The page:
This site is dedicated to the people with a passion for music. The people who have been playing, singing, and writing songs for thirty, forty, or fifty years and continue to bring joy to everyone through the gift of music.

Click on each person's photo for their story.

Genesis 4:21 mentions a man named Jubal. He was the son a Lamech and Adah. The Bible describes him as the father of all who play the harp and flute. It is hard to tell if he was the first to invent musical instruments, the first to play professionally, or just a key figure in the history of music. What we do know is that he was the first person mentioned in ancient history with some sort of a passion for music.

Genesis 4 also mentions his brother, Jabal, as the father of those who live in tents and raise livestock, and another brother, Tubal-Cain, as the father of those who work with bronze and iron. It would not take much interpretation to say that rancher, metal worker, and musician are the first three professions clearly spelled out in the Bible. A few verses later the scripture says that “ at that time men began to call on the name of the Lord.” Worship of God was closely associated with music from the beginning.

It also appears that these three professions provide for some clearly basic needs of people. The rancher raises food, the metal worker makes tools, equipment, and decorative ideas for pleasure; while the musician connects with our emotions and provides the pleasure needed after working cattle, providing food, and working with tools all day.

In Genesis 31, when Jacob was fleeing Laban, his father-in-law (and uncle.) Laban caught up with him and scolded him saying, “ Why did you run off secretly and deceive me? Why didn't you tell me, so I could send you away with joy and singing to the music of tambourines and harps?” Hey, if knew he was leaving he would have hired a band.

The point is music dates back to the earliest days of mankind. It has been used to worship God, celebrate special occasions, heal wounds, bring down walls, and lift spirits. In I Samuel 16, King Saul falls into a depression and he calls for his counselors to find him a good harp player to cheer him up. David is summoned and plays so beautifully that the King’s spirits are restored. It turns out that even ancient Kings liked to hear some blues and David becomes a permanent fixture in the Kings court. David goes on the write the definitive hymn book called the Book of Psalms.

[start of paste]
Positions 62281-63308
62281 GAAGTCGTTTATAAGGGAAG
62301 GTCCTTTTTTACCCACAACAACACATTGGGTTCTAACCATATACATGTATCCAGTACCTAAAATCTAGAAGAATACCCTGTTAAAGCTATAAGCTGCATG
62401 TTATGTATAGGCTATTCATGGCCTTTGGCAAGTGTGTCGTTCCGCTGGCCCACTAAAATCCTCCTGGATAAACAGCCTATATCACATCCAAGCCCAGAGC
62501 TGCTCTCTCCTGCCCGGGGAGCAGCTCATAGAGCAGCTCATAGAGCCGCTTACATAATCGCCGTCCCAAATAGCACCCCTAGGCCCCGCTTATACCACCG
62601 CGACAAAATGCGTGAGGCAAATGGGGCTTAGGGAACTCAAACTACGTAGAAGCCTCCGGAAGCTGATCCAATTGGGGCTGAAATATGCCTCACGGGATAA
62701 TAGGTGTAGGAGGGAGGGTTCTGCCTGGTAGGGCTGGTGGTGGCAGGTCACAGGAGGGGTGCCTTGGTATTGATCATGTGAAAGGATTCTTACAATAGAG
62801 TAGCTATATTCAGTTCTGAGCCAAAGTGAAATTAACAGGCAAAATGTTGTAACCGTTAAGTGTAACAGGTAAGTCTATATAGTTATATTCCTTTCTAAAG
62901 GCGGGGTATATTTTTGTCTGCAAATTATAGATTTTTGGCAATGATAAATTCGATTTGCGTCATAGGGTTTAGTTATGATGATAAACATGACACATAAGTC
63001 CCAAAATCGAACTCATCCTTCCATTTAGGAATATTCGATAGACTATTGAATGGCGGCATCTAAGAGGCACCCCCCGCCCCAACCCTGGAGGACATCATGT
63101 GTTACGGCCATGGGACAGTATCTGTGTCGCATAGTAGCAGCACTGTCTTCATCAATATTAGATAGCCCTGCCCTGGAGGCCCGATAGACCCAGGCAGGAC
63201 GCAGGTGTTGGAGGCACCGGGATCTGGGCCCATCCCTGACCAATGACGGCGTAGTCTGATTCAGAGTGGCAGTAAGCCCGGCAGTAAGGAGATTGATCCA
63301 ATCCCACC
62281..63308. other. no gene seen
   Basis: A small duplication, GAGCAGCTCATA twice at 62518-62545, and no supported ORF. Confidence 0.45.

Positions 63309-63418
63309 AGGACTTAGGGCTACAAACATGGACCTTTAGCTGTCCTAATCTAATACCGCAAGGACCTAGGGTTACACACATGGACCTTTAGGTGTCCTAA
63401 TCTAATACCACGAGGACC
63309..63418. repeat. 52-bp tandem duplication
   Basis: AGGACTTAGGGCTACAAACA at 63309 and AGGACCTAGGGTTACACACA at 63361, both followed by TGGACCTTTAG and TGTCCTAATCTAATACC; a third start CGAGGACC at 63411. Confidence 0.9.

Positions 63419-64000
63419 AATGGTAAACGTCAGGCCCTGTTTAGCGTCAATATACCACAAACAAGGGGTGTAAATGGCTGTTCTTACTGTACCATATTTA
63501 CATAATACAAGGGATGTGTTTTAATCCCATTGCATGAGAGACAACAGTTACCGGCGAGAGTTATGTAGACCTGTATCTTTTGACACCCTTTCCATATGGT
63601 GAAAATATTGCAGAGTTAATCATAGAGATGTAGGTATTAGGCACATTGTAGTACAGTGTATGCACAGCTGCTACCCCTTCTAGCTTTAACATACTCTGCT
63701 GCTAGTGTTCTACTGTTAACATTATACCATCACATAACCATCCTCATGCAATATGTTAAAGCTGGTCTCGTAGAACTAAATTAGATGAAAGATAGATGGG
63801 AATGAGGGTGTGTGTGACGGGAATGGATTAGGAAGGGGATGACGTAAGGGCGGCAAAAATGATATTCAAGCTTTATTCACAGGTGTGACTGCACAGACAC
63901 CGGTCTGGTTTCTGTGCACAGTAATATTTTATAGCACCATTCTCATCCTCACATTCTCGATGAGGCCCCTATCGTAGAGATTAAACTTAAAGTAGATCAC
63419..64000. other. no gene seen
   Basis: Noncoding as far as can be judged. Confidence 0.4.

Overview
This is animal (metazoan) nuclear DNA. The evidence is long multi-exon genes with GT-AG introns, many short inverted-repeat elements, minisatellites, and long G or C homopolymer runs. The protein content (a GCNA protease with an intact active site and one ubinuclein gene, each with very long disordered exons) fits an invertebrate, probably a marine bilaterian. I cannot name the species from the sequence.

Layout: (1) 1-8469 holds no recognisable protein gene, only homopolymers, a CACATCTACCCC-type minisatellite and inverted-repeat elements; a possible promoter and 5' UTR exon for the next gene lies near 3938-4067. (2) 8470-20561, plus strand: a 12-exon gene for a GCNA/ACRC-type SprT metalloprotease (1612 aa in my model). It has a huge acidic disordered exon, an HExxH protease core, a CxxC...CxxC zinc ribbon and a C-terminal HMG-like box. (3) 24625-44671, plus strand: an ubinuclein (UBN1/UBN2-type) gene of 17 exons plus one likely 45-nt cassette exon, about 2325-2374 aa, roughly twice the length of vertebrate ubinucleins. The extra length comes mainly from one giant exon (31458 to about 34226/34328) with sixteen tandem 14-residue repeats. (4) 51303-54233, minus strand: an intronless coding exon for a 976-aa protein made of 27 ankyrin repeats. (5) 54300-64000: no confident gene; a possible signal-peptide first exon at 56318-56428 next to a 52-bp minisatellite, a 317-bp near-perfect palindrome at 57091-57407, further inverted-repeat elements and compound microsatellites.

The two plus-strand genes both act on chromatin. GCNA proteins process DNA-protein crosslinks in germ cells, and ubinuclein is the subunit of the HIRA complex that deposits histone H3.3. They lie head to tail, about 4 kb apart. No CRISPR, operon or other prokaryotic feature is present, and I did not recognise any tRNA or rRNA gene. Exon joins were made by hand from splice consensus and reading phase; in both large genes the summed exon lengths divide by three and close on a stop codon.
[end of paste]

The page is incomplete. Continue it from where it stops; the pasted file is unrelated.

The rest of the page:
In the New Testament, Paul consistently challenges us to worship God with “psalm, hymns, and spiritual songs.” Rather than defining each style, let’s just say that we should play and sing all kinds of music to God and all kinds of music to each other.

It is clear from the book of Genesis on, that God made everybody to be different. Cain raised crops and Abel tended flocks. God made some of us to be work with animals, other to work with numbers, some to work with pictures, and some with sounds. Every person is different and designed for a purpose by our Creator.

We may call these differences a calling, a gift, a talent, a knack, or just an inclination, but clearly God had something in mind when he made us. For some of us the desire to make music is so strong that it extends throughout our entire lives and affects everything we do. I would call that “The Gift of Music.” (Some might call it a curse, but I wouldn’t.) I don’t think it is a spiritual gift of the type mentioned in I Corinthians 12. Music is so important that if were a spiritual gift such as healing, prophecy, teaching, mercy, etc. Paul would have put music in the list with capital letters. Instead, it is not mentioned in this passage. I think, rather, music should be listed among the great passions and pursuits of life.

For one thing, the Spirit doesn’t just come over us and one day we can play. It takes practice and work to become proficient, even for the most naturally gifted.

One concern is young people who show tremendous musical skills and promise, but stop playing and singing after college, as they become distracted by the routine of a job, mortgage, and the daily pressures of life. Our society is not at all kind to artists of any kind.

But some don’t get distracted. A very few make a living playing music, but a few more continue their passion as a hobby, part-time job, or church musician. These are the heroes. The people who keep practicing, keep playing, and keep singing because God gave them a desire to do so. They know the chances of having a hit record are slim to none, but they keep bringing joy to those fortunate enough to hear them at a coffeehouse, at a church dinner, or pick-up their CD in the narthex of the church after a Sunday evening concert.

The tradition goes back to “our father” Jabal. We are an old and noble tribe.

All photos and stories are by Jim Mathis

©Jim Mathis 2008

Click on photos at right
to see each person's story.

see also:



To Mathis Photo